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February 28, 2007


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I think it's a fine line he walks. He needs to continue to tread lightly for as long as he's in the league, however.

Where does the NHL fit into the apology equation in these instances? The debate about the place of fighting in the league, which flared up again following the recent fight between the Flyers’ Todd Fedoruk and the Rangers’ Colton Orr that put Fedoruk in the hospital, restarted the controversy in the media about what the NHL sould do in regards to brawls and the players’ safety. (Fedoruk already missed several games earlier this season after having major facial surgery following a fight.) Since this most recent event, Gary Bettman, the league’s commissioner, has come out saying the fighting is part of the game and that the league is still debating “whether or not it’s an issue.” The NHL needs to realize that one player putting another in the hospital is an issue and remember that it does affect public perception of its product. It needs to recognize that these fights are a problem and respond accordingly – maybe even with its own apology to the public.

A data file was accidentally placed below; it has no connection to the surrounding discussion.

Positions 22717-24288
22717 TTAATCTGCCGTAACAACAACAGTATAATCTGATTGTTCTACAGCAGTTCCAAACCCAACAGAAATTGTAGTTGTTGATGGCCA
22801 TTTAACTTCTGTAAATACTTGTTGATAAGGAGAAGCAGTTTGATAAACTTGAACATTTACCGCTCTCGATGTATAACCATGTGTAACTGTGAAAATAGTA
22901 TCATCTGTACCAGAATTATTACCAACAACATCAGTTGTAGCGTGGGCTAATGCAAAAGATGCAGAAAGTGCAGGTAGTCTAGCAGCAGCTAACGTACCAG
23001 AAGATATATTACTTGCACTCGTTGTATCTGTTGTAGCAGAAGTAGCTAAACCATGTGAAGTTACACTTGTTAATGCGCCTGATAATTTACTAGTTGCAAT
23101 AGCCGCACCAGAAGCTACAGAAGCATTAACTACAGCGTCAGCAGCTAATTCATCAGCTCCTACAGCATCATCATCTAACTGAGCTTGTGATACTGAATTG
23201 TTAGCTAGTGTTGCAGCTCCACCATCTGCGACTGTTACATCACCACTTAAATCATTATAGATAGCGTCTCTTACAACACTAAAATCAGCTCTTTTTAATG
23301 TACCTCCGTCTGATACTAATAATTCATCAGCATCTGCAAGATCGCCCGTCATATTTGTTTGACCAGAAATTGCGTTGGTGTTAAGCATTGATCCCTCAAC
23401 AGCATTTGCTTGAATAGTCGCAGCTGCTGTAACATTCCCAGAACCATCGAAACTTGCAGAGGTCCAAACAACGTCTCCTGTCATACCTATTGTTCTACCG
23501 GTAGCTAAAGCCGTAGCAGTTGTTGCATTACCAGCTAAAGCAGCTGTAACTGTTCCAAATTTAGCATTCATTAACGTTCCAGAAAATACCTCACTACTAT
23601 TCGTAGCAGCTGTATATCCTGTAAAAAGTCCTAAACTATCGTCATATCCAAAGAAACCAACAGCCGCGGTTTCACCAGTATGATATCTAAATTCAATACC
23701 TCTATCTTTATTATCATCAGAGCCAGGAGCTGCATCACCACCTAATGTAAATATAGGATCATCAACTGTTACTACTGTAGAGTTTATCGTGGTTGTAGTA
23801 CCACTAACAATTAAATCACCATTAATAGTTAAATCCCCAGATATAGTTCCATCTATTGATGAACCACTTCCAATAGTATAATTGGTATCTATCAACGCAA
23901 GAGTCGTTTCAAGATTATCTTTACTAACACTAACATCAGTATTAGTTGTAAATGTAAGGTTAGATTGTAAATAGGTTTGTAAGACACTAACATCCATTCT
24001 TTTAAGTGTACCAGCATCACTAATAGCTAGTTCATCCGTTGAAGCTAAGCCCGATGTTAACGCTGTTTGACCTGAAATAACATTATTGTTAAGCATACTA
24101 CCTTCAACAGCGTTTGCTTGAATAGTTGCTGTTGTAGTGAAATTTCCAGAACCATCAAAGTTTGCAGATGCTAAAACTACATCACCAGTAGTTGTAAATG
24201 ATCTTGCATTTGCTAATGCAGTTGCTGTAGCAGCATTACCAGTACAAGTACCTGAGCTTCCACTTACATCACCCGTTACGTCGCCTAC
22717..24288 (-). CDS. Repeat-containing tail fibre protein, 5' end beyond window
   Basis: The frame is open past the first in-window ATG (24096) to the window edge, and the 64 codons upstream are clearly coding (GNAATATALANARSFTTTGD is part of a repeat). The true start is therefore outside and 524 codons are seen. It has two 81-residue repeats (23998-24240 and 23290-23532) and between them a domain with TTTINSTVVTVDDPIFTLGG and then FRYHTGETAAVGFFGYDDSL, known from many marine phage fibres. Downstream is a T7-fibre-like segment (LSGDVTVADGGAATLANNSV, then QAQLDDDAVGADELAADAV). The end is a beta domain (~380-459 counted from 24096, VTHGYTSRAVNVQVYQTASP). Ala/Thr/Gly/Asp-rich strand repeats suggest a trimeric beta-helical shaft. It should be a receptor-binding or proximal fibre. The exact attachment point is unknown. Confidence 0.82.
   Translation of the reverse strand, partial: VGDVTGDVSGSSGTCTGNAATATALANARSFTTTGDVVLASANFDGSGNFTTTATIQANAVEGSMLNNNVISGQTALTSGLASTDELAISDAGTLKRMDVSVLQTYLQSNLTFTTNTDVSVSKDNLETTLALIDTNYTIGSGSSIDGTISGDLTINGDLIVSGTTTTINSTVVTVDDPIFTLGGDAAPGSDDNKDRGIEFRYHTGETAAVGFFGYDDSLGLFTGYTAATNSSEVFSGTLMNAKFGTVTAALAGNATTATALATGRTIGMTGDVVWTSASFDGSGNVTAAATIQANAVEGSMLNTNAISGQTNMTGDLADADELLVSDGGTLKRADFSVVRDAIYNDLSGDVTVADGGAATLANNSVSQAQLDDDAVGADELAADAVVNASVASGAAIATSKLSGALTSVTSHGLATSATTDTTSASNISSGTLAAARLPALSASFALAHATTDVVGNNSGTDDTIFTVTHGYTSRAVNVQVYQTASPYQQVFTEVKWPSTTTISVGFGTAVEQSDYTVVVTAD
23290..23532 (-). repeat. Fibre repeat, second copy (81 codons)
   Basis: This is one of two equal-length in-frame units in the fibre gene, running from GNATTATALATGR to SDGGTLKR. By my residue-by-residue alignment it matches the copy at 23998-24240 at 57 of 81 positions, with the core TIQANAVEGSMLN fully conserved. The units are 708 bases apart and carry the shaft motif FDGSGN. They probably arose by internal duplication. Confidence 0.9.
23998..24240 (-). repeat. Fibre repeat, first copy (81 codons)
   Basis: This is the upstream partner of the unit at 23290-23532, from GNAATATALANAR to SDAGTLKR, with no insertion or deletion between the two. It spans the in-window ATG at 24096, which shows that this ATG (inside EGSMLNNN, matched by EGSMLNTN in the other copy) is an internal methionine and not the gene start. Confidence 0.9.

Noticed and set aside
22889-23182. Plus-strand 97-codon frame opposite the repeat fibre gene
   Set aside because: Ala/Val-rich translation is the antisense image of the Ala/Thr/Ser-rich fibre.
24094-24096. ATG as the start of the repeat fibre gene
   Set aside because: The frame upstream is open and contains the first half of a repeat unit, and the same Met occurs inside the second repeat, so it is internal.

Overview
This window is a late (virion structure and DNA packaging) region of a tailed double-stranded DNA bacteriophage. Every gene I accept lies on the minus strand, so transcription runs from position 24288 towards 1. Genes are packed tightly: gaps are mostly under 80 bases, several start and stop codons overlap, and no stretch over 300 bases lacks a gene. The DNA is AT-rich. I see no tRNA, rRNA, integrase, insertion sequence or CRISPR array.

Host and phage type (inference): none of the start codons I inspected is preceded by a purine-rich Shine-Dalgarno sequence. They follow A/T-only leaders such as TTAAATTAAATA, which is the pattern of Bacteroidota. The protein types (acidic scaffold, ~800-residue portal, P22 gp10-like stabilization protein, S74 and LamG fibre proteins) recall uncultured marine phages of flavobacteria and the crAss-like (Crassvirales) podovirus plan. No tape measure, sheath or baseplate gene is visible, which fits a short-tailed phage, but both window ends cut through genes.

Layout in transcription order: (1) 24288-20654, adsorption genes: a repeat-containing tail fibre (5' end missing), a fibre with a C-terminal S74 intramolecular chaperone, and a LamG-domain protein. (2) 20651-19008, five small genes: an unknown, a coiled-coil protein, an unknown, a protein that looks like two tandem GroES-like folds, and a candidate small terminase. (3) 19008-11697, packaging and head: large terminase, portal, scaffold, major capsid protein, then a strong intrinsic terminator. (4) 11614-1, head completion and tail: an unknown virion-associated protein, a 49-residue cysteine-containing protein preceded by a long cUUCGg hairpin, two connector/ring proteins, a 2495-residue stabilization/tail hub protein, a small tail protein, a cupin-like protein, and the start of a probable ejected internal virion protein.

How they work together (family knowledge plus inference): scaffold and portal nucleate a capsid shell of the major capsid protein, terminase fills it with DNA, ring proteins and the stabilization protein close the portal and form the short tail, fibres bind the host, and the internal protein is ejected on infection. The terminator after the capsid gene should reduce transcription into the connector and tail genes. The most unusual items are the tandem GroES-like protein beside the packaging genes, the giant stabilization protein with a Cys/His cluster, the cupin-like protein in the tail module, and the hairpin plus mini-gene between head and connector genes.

Striking a person from behind is the most dishonorable and ruthless action a person can commit. If a person tries to avoid confrontation and you viciously pursue him, then there should be much greater consequences than Bertuzzi endured. He may be sorry, but he should show sincere regret though his actions to show the victim's family and the public that he has not forgotten the incident.

This particular situation is a perfect example of never-ending crisis communication. Yes, the incident was three years ago, but how can Bertuzzi say it's a forgotten thing? He nearly killed a man! I'm quite sure that it isn't a forgotten incident to Steve Moore and his family. Communication in a crisis such as this one will never end because the event will always be remembered, so showing remorse one day and "trying to forget it" the next is unacceptable.
The ending of this blog brought up a great point: An organization should ALWAYS remain sorry and constantly show remorse if human tragedy was involved, regardless of the time frame. Twenty years down the road, Bertuzzi should still be apologizing to Moore, and the same goes for all corporations involved in similar situations. A sincere apology should not carry a time limit.

This could not be said better. Clearly the tears 3 years ago were not for the victim, but only for the goon being in a bad situation.
This is actually worse then the "nonapology apologies" that are so in vogue nowadays -- "if {insert person or victim} was offended by my {insert stupid act}, then I am sorry."

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